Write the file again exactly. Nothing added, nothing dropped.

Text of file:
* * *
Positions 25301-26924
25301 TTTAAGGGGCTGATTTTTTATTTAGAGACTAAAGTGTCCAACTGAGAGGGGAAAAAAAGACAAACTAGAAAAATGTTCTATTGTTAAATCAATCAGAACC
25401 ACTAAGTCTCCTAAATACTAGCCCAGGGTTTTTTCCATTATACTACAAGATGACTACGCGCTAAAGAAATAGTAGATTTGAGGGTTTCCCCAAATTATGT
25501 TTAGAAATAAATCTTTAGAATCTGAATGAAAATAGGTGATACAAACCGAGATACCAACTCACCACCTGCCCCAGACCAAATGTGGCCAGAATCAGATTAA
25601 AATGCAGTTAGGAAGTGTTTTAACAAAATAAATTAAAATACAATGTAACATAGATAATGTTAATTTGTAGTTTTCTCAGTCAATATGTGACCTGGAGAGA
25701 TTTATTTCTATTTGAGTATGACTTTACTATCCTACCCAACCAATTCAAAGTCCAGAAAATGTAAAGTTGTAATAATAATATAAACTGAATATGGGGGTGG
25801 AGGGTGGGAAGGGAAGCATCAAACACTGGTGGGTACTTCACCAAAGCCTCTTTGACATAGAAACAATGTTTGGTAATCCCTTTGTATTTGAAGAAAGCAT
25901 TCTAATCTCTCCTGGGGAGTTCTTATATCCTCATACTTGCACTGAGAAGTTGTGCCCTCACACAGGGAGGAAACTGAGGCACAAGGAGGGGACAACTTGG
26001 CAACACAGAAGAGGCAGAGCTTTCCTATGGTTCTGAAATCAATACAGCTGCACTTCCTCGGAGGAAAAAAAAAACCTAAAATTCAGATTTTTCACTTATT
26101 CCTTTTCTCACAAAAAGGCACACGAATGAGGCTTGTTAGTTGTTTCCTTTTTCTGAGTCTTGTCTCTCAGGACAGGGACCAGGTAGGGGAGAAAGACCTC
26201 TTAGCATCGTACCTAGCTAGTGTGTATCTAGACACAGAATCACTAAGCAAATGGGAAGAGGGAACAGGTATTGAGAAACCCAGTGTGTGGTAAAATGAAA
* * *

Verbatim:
Positions 25301-26924
25301 TTTAAGGGGCTGATTTTTTATTTAGAGACTAAAGTGTCCAACTGAGAGGGGAAAAAAAGACAAACTAGAAAAATGTTCTATTGTTAAATCAATCAGAACC
25401 ACTAAGTCTCCTAAATACTAGCCCAGGGTTTTTTCCATTATACTACAAGATGACTACGCGCTAAAGAAATAGTAGATTTGAGGGTTTCCCCAAATTATGT
25501 TTAGAAATAAATCTTTAGAATCTGAATGAAAATAGGTGATACAAACCGAGATACCAACTCACCACCTGCCCCAGACCAAATGTGGCCAGAATCAGATTAA
25601 AATGCAGTTAGGAAGTGTTTTAACAAAATAAATTAAAATACAATGTAACATAGATAATGTTAATTTGTAGTTTTCTCAGTCAATATGTGACCTGGAGAGA
25701 TTTATTTCTATTTGAGTATGACTTTACTATCCTACCCAACCAATTCAAAGTCCAGAAAATGTAAAGTTGTAATAATAATATAAACTGAATATGGGGGTGG
25801 AGGGTGGGAAGGGAAGCATCAAACACTGGTGGGTACTTCACCAAAGCCTCTTTGACATAGAAACAATGTTTGGTAATCCCTTTGTATTTGAAGAAAGCAT
25901 TCTAATCTCTCCTGGGGAGTTCTTATATCCTCATACTTGCACTGAGAAGTTGTGCCCTCACACAGGGAGGAAACTGAGGCACAAGGAGGGGACAACTTGG
26001 CAACACAGAAGAGGCAGAGCTTTCCTATGGTTCTGAAATCAATACAGCTGCACTTCCTCGGAGGAAAAAAAAAACCTAAAATTCAGATTTTTCACTTATT
26101 CCTTTTCTCACAAAAAGGCACACGAATGAGGCTTGTTAGTTGTTTCCTTTTTCTGAGTCTTGTCTCTCAGGACAGGGACCAGGTAGGGGAGAAAGACCTC
26201 TTAGCATCGTACCTAGCTAGTGTGTATCTAGACACAGAATCACTAAGCAAATGGGAAGAGGGAACAGGTATTGAGAAACCCAGTGTGTGGTAAAATGAAA